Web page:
So physical eviction only represents one kind of dislocation. Li and others are hoping that the Pao Center will begin to make it right.

'It Was Traumatic'

A photograph of 116 Hudson St., the Yees' family home, before it was demolished (Courtesy of Cynthia Yee)
A photograph of 116 Hudson St., the Yees' family home, before it was demolished (Courtesy of Cynthia Yee)

You can still see the kind of rowhouses that used to be on Parcel 24 on Hudson Street, hemmed in by Tufts Medical Center and other more recent development. The proof of the displacement is up the road, where the street curves to accommodate the Expressway overhead.

Cynthia Yee grew up in one of the rowhouses that was seized by eminent domain in 1962. She says the Turnpike Authority left the family with two checks totaling $11,378.86.

When she describes the Hudson Street of her memory, it was a tight-knit community — a south Chinese village atmosphere recreated in Boston. Yee laughs when she remembers that after a neighbor saw her cross Kneeland Street into Chinatown’s commercial section, it was a matter of minutes before her father called home from work. She says he'd be wondering: “Why’d you cross the street?”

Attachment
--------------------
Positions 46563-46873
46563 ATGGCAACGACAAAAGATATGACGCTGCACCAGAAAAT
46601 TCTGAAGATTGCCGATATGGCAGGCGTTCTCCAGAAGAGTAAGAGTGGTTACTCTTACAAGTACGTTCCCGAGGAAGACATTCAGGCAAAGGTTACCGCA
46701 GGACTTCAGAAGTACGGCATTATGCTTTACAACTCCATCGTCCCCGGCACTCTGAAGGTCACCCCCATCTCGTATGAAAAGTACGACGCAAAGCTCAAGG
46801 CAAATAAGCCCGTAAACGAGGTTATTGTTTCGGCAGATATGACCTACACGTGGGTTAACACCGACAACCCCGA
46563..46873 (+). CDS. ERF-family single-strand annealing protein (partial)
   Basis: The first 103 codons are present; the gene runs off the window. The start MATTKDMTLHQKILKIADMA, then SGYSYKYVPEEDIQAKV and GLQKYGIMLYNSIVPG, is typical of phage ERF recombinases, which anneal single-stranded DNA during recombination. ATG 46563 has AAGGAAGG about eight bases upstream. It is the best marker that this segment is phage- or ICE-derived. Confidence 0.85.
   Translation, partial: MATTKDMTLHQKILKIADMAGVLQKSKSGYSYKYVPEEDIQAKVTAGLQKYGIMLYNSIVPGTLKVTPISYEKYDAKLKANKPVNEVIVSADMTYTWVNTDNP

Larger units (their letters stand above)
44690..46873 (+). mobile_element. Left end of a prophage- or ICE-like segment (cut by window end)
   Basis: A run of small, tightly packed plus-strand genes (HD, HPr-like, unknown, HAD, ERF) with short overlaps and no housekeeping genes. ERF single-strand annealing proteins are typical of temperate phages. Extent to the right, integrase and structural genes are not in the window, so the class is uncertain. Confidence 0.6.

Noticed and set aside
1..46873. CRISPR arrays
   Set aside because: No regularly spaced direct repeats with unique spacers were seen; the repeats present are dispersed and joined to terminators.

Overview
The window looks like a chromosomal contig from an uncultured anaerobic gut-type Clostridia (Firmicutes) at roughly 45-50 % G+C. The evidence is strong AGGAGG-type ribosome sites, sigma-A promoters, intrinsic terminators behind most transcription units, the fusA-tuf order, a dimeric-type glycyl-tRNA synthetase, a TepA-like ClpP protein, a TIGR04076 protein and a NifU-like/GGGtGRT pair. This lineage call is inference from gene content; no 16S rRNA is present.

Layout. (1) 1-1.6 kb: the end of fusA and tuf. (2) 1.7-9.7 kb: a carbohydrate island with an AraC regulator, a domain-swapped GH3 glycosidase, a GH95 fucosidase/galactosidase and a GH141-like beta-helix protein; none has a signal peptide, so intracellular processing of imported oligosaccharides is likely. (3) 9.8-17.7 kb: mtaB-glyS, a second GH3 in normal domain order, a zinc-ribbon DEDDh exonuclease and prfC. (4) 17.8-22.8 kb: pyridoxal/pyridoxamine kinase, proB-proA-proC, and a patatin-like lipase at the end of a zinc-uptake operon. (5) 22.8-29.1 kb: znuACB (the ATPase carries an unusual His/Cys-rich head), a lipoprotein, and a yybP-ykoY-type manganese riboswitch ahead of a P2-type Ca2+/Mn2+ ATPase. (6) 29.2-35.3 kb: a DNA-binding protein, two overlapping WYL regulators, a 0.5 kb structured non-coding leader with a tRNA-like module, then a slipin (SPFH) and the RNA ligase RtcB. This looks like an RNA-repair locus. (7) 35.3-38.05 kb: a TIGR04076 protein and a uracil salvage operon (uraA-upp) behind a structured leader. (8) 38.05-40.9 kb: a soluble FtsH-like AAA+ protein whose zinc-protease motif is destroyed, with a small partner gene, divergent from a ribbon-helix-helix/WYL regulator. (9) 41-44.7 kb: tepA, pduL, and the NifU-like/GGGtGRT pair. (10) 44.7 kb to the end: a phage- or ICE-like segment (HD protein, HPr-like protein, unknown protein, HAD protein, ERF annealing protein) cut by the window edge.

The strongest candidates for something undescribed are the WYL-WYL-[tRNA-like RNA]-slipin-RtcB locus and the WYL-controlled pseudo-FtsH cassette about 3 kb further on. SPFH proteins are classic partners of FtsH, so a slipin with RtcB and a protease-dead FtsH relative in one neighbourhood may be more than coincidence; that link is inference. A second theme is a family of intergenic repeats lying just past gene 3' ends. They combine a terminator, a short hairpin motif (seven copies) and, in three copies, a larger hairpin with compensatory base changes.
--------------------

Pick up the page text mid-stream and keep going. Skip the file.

By the time Yee was a teenager, having so many "eyes on the street" was more stifling than cozy. Still, “it was traumatic” learning that her family’s home had been seized. The Yees ended up moving to the edge of the “Combat Zone” district, where they became accustomed to the presence of sex workers and drugs.

That painful experience became the stuff of art. Yee is a writer, and shared a one-page story about her mother May-Soon, who worked long hours as a seamstress on Hudson Street.

The story ends:

My mother makes fifty cents a shirt and was very proud to hear when she applied for Social Security that she had earned $10,000 in her lifetime, sewing shirts facing that dirty milk sky and that Expressway, which someday would take our home.

Yee says her mother had an eye for color — red with green, orange with blue — and would have benefited from a place to practice her art. The same thing goes for her father and his brothers: They “did a lot of jamming with classical Chinese instruments," Yee says. But during the day, “they were a waiter, a maitre d', a cook — and that took up a lot of their time.”

Writer and teacher Cynthia Yee overlooks Hudson Street, where she grew up, behind where the Pao Arts Center now exists. (Max Larkin/WBUR)
Writer and teacher Cynthia Yee overlooks Hudson Street, where she grew up, behind where the Pao Arts Center now exists. (Max Larkin/WBUR)